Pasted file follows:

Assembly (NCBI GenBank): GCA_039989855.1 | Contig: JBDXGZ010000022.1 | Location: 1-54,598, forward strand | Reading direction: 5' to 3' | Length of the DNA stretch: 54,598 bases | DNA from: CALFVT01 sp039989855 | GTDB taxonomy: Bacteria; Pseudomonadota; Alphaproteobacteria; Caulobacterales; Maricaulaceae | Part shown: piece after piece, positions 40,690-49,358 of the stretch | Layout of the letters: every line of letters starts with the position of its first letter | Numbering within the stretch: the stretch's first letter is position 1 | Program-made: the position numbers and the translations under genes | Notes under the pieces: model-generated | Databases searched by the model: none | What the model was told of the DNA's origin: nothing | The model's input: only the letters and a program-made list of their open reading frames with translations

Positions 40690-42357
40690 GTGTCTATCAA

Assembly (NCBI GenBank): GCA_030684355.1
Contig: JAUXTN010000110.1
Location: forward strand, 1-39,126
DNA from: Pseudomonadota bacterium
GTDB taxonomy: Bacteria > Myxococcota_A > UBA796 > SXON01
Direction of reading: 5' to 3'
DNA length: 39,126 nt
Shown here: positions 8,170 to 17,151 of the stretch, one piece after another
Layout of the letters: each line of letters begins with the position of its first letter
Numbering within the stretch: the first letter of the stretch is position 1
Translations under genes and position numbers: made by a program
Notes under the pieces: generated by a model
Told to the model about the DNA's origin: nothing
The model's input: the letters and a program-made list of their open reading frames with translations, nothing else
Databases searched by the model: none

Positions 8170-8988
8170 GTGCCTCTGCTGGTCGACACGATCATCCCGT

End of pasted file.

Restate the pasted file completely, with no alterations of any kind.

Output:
Assembly (NCBI GenBank): GCA_039989855.1 | Contig: JBDXGZ010000022.1 | Location: 1-54,598, forward strand | Reading direction: 5' to 3' | Length of the DNA stretch: 54,598 bases | DNA from: CALFVT01 sp039989855 | GTDB taxonomy: Bacteria; Pseudomonadota; Alphaproteobacteria; Caulobacterales; Maricaulaceae | Part shown: piece after piece, positions 40,690-49,358 of the stretch | Layout of the letters: every line of letters starts with the position of its first letter | Numbering within the stretch: the stretch's first letter is position 1 | Program-made: the position numbers and the translations under genes | Notes under the pieces: model-generated | Databases searched by the model: none | What the model was told of the DNA's origin: nothing | The model's input: only the letters and a program-made list of their open reading frames with translations

Positions 40690-42357
40690 GTGTCTATCAA

Assembly (NCBI GenBank): GCA_030684355.1
Contig: JAUXTN010000110.1
Location: forward strand, 1-39,126
DNA from: Pseudomonadota bacterium
GTDB taxonomy: Bacteria > Myxococcota_A > UBA796 > SXON01
Direction of reading: 5' to 3'
DNA length: 39,126 nt
Shown here: positions 8,170 to 17,151 of the stretch, one piece after another
Layout of the letters: each line of letters begins with the position of its first letter
Numbering within the stretch: the first letter of the stretch is position 1
Translations under genes and position numbers: made by a program
Notes under the pieces: generated by a model
Told to the model about the DNA's origin: nothing
The model's input: the letters and a program-made list of their open reading frames with translations, nothing else
Databases searched by the model: none

Positions 8170-8988
8170 GTGCCTCTGCTGGTCGACACGATCATCCCGT